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Re: [IPk] Insulin for Pasta

In message <email @ redacted>, email @ redacted writes
>I have not been able to get her below the 18 mmols tonight but I know she 
>will be ok in the morning when the pizza has done its job and gone!  It's a 
> shame, but maybe someone is trying to tell us that this food is no good for 
>kids (McDonalds do the same for us but not quite as bad).  However, pasta is 
>supposed to be really good for you isn't it?  We live and learn.

The 'Italian diet' or Mediterranean diet is, indeed, a healthier diet
than the UK diet, because it contains more oily fish, more vegetables,
less saturated fats and less added sugar than ours.  The trouble is,
what we eat here as 'Italian' food is often American-Italian, or UK-
Italian, and not as good as the true Italian diet.

For example we would eat a garlic bread with a load of butter on it,
where the Italians would eat bruchetta, a lightly toasted bread, rubbed
with garlic, a little olive oil on it, lots of chopped tomatoes and a
sprinkling of fresh basil.  Both dishes contain bread and garlic, but
the oil/tomatoes/herbs route is much better than butter.

Similarly with pasta, Italians are horrified by the way we eat it.
First, we over cook it.  Then we drown it in sauce!  If you put on about
1/4 of the sauce we think is the 'right' amount, you have the 'right'
Italian amount.  The relationship of pasta to sauce should be more like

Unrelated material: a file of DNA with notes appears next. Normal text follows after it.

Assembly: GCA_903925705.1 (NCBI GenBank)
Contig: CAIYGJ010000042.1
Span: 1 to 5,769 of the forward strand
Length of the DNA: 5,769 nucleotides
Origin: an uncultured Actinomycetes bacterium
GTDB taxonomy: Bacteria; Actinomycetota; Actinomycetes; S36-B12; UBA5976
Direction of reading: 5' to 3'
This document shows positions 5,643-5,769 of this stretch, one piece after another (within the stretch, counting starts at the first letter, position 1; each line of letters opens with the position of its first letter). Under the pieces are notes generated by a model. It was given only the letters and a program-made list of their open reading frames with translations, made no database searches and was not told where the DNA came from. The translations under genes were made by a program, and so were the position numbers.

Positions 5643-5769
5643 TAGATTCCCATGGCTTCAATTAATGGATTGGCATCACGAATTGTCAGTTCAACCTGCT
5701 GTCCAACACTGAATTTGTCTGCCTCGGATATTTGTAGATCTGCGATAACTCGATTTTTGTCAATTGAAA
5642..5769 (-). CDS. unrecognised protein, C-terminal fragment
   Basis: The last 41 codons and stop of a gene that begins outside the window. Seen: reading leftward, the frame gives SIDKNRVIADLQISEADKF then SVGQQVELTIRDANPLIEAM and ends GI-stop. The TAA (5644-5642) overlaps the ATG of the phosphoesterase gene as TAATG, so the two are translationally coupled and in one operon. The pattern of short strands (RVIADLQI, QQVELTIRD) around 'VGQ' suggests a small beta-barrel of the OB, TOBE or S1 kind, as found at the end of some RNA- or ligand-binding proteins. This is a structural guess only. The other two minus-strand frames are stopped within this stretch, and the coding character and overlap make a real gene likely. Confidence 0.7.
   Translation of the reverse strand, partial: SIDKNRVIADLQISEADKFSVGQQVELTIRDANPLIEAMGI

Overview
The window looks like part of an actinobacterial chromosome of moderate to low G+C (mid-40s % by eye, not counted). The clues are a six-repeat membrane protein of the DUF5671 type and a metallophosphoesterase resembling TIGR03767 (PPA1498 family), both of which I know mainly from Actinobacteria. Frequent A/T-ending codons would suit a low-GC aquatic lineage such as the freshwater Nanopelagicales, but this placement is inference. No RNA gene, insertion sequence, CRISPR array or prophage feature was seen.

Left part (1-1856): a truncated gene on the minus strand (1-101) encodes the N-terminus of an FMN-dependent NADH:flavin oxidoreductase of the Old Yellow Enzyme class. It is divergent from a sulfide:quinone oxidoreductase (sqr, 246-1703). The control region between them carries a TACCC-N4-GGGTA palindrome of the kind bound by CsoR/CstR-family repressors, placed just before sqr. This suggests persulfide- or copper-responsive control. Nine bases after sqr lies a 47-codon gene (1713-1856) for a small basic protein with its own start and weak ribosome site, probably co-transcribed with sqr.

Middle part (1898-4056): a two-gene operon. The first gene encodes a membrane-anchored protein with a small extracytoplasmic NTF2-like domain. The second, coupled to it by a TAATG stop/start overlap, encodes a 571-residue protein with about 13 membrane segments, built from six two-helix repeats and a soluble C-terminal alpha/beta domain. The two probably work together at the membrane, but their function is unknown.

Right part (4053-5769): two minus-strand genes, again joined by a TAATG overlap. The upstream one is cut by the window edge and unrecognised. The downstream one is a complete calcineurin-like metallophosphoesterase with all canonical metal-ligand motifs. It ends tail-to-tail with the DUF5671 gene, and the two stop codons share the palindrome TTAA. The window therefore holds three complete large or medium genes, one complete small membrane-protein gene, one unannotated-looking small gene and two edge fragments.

the relationship of chips to mayonnaise or tomato sauce than the
relation of stew potatoes or dumplings.  We have so much sauce because
we eat only the pasta dish (which, indeed, Italians may do at lunch
time, or if having a light meal in the evening), but Italians usually go
on to eat  fish, meat, vegetables, salad and cheese (not all of them at
every meal, of course - and the vegetable can be potatoes).  

The problem with the so-called Italian food we eat is, I believe, not
the pasta content, but the great deal of saturated fats we eat with it.
I saw a tip that one should lay a tea-towel (clean!) across the top of a
pizza and lightly press it in to take off the excess fat before serving

Making food at home is another good way of keeping excess fat out.  
I tend to buy the very cheap pizzas which have some tomato sauce and a
meagre bit of cheese on, and then I make a mountain of onions,
mushrooms, tomatoes and a little strong cheese to top it with. The
result is as succulent as an American pizza, with a good cheese taste.

Mind you, I have never been able to express clearly in Italian that I
just want a very little piece of a pudding.  The more superlatives I add
in expressing just how minuscule a little slicette I want, the larger my
portion is compared to everyone else's'. There's no way that pine-nut
tart can be considered healthy eating!  And my favourite dessert of all
time, panna cotta has no redeeming virtues that I can see.

Best wishes,

(dm 30+, 508 2+)
Pat Reynolds
email @ redacted
   "It might look a bit messy now, 
                    but just you come back in 500 years time" 
   (T. Pratchett)
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